Justices preseul Mr. Justice Brewer being
For reasons which counsel can only sur
miM, the court desires a rehearing, heforc a
full bench. Tbe case is set down for hear
ing on the second Monday in October, after
certain other cases alrcndi' set for that day
have been heard. It will be reached, then,
bomctime in October, and I think -we may
confidently look for a decision iu November.
I cannot see how final action can be delayed
heyond that time.
Being personally cognizant of the interest
-which Tjib National Tiiraturcbas always
taken in this cnbe. I have ventured to send
you ibiB statement. -Thos. S. Hopkins,
Attorney for Justice Long.
Cheap Kxcurhions to tho Wcbt and North-
On March 10 and April 7, 189G, tho North
western Lino (Chicago & North-Wcstorn E'y)
will sell Homo Soekers' excursion tickets at
rory low rates to a large number of points
in Northern Wisconsin, Michigan, North
western Iowa, Wcstorn Minuesota, Nebraska,
North Dakota and South Dakota, including tho
famous Black Hills district. For full informa
tion apply to ticket agents of connecting lines
,T. P. Vallle, S. E.P.A., 112 South Fourth
rtrcot, Philadelphia, Pa.
THE NILE ROUTE.
Principal Points or Interest Connected with
the British .Expedition.
The map indicates tho places of greatest in
terest along tbe Nile route which tho British
expedition to the Soudan will follow, and also
the most importaut positions within tholtalian
sphere of operations in Abyssinia. Tho broken
lino just south of Wady-Haifa is practically
tho southern boundary of Egypt propor, though
tho lino has never been very clearly defined.
In ascending tho river from Cairo to Now
Dongola, tho Capital of the district known as
Dongola, tho British column will travel about
1,200 miles, partly by steamer, partly by rail,
and partly on foot, with camels forming tho
There will bo 19,000 men in tho expedition,
including about 100 British officers. Whether
or not tho British intend to push on to Berber
or Omdurmau, their expedition is an actual
invasion of tho Mad hist domain. For years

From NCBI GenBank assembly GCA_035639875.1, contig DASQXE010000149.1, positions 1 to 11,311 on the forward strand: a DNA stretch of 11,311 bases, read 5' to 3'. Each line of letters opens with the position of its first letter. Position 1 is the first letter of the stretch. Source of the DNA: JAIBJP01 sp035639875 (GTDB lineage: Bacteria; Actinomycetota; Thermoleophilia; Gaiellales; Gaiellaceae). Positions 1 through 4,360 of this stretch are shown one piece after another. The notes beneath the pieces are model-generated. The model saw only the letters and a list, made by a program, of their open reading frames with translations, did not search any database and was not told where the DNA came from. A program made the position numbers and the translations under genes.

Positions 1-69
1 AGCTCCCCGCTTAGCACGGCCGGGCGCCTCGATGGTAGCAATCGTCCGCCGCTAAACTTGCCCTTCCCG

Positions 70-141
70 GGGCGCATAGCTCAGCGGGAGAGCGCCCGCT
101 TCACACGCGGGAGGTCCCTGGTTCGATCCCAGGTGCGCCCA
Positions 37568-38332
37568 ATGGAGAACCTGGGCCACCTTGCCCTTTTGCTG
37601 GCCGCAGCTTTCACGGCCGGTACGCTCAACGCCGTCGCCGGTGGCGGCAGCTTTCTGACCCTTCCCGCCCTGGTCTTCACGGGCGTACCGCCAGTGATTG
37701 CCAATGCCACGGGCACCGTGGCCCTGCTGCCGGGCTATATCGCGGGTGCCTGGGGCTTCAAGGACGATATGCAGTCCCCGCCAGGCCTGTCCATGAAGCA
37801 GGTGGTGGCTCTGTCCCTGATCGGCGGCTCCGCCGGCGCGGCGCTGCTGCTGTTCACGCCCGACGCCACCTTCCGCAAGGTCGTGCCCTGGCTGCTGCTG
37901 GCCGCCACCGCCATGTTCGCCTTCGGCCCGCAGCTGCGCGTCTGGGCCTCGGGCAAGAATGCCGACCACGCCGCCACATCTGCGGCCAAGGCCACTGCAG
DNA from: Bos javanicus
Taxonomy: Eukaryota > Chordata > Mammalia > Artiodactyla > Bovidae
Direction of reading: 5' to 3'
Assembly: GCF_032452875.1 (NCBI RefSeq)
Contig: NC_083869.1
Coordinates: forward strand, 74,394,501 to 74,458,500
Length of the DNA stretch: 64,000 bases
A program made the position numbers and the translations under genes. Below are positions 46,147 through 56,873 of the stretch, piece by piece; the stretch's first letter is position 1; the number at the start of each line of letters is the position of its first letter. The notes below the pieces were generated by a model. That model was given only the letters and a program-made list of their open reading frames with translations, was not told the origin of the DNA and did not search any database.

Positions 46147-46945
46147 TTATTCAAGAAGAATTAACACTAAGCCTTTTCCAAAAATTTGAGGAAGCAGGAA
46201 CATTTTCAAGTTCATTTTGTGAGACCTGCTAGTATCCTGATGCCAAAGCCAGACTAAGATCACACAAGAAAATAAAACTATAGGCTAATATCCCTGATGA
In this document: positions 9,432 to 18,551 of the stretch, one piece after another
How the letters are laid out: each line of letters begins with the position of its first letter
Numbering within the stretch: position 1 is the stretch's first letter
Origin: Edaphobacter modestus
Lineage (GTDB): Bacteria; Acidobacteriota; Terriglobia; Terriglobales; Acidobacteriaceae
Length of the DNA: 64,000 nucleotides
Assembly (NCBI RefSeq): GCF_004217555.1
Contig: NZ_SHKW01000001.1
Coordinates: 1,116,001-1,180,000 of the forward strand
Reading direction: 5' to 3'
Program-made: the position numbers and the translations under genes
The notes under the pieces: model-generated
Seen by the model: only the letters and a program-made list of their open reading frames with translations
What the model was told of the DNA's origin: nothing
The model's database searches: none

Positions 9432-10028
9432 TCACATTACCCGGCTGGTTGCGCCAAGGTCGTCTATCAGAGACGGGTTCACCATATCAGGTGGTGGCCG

tho Mahdi aud his succossor havo kept a large
force at Dongola in order to repel, if possible,
any invasion from Egypt. Tho region of which
tho town of Now Dongola is tho center is very
fertile, and if tho British capturo it they will
tliUB cut off largo food supplies from tho do
minion of tho Khalifa, and will drivo tho der
vishes out of ono of their present centers of
The attitudo of tho dervishes toward Egypt
and England has really bocu less menacing of
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late than on several occasions within tho past
few years. Wady Haifa has long been practi
cally tho most advanced post of Egpyt up
tho Nile. It is about 300 miles from WTady
Haifa to Dongola.
It remains to bo seen whether tho British,
after taking possession of Dongola, will not
move at least 300 miles farther up tho river
and establish themselves at Abu Hamed, a very
important post iu tho Khalifa's domain, com
manding, aB it does, the short, cross-country
desert route north to Korosko on tho Nile.
The two most important results of the Brit
ish expedition, so far as its purposes have been
revealed, will be to divert tbe attention of tho
Khalifa from his alleged plan to wrest Kassala
from the Italians, who took that important
center from him several years ago, and to pre
vent tho dervishes from raiding farther in tho
feitile oasis of Tokar, near tho Bed Sea, south
of Snakin. Knssala is now threatened by tho
dervishes, who arc' just a little tray from tho
town, on tho March Eiver. It will be a great
boon (o Italy if tho Khalifa withdraws his
force before Kassala and seud3 it north, in tho
hope of saving Dongola. In this event the
Italians will bo ablo to concentrate their atten
tion upon King Meuelek, in the region of Adua
and Adigrat. It was near Adua that the Ital
ians Buffered their rccsnt great defeat.
The news of tho British advance will, of
course, make a great commotion atOmdurman,
the Capital of tho Mahdist dominion. Kar
toum, tho old Capital of the Egyptian Soadan,
is now nothing but a heap of ruins, but Om
durman, on tho other side of tho Nile, is a
very largo though a poorly-built town. Ac
cording to Slatin Pasha, the population of Om
durmau is fluctuating, and somotimes as mauy
as 400,000 people are gathered there.
For St. Paul and Minneapolis.
The "North-Western Limited," sumptuously
equipped with buffet, smoking and library cars,